SW-620 xenograft model
Colon cancer is the fourth most common cancer detected in the United States. In addition to being responsible for over 95,000 new cases annually, it has an increased incidence rate in patients younger than age 50, as per the Colon Cancer Alliance (CCA). The SW-620 tumorigenic epithelial cell line was derived by A. Leibovitz from a lymph node of a 51-year-old Caucasian male patient with colorectal adenocarcinoma and is a suitable transfection host. The SW-620 cell line expresses carcinoembryonic antigen (CEA), transforming growth factor alpha and matrilysin. Also, these cells are CSAp and colon antigen 3 negative, and positive for keratin by immunoperoxidase staining. According to a 1981 article in Cancer Research, SW-620 possesses many characteristics, making it an excellent in vitro and in vivo screening system for human colon adenocarcinoma. The SW-620 xenograft model itself could efficiently screen a variety of therapeutic agents against different types of human colorectal adenocarcinomas. This model is unique in that the SW-480 and SW-620 were established from primary and secondary tumors from a single patient, aforementioned, and so provides a unique research model opportunity. A 2001 study by Hewitt et al. highlighted the differences between the two SW- cell lines and concluded that SW-620 cells have a fibroblast-like appearance and xenografts form solid sheets and are more tumorigenic, metastatic and resistant to TNF-alpha and anti-Fas induced apoptosis as compared to its earlier stage SW480 counterpart, which is consistent with tumor progression. Another example of a study that used SW-620 cells is the 1981 study by Straggand et al. which was among the first to demonstrate the clinically relevant potential for screening anticancer agents using this model. They examined biological and cell kinetic properties of SW620 cells and reported that all xenografts are poorly differentiated, have extensive necrotic foci, minimal metastasis and grew at a similar rate to human cells’ kinetic profile. A more recent study published in 2012 by Ehrig et al. used the SW-620 xenograft to examine the efficacy of an oncolytic viral therapy using GLV-1h68, a replication competent vaccinia virus (VACV). They observed therapeutic effects in tumorigenic xenografts including increased survival, significant tumor growth inhibition, upregulation of immune-related antigens (including IP-10, INF-gamma, TNF-gamma, MCP-1, RANTES, MCP-3 and MCP-5) and increased infiltration of macrophages and NK cells in the tumors. These results ultimately support the potential of the VACV GLF-1h68 for colorectal cancer treatment.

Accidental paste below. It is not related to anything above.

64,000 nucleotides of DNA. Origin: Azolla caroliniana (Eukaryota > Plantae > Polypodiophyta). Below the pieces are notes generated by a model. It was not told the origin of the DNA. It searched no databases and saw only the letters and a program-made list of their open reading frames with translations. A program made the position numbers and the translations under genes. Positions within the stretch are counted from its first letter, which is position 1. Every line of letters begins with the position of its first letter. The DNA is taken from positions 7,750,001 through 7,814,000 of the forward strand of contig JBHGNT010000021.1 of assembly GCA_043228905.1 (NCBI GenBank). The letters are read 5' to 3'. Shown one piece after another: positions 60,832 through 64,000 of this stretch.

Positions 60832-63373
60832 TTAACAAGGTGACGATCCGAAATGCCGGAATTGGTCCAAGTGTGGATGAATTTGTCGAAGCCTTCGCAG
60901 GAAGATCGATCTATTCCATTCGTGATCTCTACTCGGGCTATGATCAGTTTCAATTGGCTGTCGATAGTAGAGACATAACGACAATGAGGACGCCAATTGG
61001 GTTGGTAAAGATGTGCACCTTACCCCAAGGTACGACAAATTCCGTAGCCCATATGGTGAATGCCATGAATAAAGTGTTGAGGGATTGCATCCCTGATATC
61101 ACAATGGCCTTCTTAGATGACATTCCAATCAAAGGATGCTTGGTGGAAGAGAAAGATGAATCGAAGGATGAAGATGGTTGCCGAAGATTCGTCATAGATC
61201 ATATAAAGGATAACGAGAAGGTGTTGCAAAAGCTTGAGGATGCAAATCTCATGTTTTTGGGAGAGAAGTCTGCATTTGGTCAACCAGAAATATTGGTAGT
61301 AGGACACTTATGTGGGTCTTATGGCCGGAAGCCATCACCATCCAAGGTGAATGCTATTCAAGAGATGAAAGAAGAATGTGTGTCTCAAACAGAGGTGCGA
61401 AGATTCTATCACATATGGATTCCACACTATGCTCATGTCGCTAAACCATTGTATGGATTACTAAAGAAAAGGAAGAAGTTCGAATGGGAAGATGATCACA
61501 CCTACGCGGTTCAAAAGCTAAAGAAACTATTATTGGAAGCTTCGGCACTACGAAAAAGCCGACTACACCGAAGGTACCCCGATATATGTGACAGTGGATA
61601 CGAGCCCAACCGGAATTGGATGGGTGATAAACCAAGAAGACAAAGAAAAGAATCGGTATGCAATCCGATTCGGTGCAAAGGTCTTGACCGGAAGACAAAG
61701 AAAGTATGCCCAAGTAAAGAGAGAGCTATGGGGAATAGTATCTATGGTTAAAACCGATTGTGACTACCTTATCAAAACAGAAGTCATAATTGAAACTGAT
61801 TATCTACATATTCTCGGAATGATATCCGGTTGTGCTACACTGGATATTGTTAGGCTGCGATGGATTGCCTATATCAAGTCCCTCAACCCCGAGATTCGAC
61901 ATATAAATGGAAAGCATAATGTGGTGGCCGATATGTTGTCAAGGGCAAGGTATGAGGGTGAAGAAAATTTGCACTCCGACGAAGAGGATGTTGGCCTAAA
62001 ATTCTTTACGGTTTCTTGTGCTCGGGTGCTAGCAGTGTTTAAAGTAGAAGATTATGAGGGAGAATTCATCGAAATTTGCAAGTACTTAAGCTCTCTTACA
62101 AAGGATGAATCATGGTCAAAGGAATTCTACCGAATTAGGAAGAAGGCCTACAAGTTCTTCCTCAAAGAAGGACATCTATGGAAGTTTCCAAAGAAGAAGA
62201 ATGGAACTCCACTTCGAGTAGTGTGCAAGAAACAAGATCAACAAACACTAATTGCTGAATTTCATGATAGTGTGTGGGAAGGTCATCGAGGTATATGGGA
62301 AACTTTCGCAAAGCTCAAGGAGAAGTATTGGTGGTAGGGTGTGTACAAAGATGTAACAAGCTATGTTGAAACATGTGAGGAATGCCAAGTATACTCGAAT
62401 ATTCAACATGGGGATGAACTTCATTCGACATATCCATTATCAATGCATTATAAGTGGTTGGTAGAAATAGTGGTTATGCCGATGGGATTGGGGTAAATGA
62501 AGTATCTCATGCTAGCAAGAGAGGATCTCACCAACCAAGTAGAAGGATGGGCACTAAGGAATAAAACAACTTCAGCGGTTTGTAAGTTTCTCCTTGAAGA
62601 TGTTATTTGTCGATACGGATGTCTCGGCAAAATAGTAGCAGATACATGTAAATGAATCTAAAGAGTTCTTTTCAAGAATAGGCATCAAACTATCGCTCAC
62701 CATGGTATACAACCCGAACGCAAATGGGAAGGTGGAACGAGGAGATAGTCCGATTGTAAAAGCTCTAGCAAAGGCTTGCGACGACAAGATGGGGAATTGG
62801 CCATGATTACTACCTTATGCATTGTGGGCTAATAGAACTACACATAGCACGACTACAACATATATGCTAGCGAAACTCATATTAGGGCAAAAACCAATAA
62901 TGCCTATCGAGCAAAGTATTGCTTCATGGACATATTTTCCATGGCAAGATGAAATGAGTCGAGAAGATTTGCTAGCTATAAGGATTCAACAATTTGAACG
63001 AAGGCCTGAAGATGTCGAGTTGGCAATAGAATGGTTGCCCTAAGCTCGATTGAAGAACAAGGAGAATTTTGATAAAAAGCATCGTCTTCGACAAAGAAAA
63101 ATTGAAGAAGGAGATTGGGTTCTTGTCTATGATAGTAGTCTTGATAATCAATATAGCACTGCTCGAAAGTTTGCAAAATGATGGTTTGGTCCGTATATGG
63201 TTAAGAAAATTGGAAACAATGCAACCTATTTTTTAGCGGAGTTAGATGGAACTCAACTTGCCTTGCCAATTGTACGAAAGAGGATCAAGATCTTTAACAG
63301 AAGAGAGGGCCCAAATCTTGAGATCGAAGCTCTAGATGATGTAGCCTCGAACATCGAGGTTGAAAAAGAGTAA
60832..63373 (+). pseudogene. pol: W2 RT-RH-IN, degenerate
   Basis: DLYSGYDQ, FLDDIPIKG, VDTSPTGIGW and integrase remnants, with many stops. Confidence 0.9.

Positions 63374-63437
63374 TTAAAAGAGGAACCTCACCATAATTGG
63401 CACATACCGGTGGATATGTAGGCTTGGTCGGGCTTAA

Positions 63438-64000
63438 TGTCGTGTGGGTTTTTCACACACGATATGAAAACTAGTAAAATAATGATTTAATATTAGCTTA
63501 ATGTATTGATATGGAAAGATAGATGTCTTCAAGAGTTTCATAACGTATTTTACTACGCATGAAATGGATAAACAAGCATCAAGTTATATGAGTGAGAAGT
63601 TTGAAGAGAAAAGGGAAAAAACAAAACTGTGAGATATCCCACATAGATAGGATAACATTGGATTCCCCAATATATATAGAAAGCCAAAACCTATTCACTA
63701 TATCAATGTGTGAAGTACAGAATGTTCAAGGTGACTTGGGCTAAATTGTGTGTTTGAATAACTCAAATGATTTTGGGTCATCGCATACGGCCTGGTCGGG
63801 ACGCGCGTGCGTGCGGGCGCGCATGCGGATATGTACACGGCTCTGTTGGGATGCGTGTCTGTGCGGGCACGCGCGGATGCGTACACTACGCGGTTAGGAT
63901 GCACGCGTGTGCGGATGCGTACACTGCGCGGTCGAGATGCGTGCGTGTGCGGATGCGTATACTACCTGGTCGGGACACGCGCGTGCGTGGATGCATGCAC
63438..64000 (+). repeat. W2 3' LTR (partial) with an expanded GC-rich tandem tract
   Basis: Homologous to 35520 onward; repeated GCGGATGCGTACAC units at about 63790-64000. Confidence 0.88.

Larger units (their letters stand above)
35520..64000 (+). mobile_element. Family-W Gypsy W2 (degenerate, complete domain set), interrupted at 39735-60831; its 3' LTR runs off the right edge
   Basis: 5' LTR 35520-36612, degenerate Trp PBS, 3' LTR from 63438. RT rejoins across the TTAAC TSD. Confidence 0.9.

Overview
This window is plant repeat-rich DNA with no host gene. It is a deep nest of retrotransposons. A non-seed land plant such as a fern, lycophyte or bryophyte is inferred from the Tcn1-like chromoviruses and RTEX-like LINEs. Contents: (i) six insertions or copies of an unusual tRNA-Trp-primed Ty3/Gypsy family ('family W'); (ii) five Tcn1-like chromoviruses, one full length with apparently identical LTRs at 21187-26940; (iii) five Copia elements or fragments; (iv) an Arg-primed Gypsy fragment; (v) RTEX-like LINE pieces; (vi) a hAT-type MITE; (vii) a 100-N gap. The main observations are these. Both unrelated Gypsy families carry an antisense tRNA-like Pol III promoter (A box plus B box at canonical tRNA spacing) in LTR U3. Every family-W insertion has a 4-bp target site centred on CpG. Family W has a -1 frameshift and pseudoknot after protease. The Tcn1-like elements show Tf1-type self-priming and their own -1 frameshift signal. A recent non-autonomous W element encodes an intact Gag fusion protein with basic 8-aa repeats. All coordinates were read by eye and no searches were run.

The SW-620 cell line is used to create the CDX (Cell Line Derived Xenograft) SW-620 xenograft mouse model. The SW-620 xenograft model is a clinically relevant model currently utilized for studying late stage oncolytic virotherapy or therapeutic effects on Rho GTPases (e.g. AZA197).
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Basic study design
- SW-620 cells are continually maintained under the condition of exponential phase growth. Trypsinization cell viability counts are determined via trypan blue exclusion. Total cell suspension concentration is adjusted such that a 100 uL injection of the matrigel + SW620 suspension results in a total of 1 x 10^6 cells inoculated in the hing leg flank of each mouse (athymic BALB/c (Nu/Nu), 10 weeks).
- Injection sites are palpated up to tri-weekly. Upon tumor formation, measurements with digital calipers are made until tumors reach averages 50-150 mm3.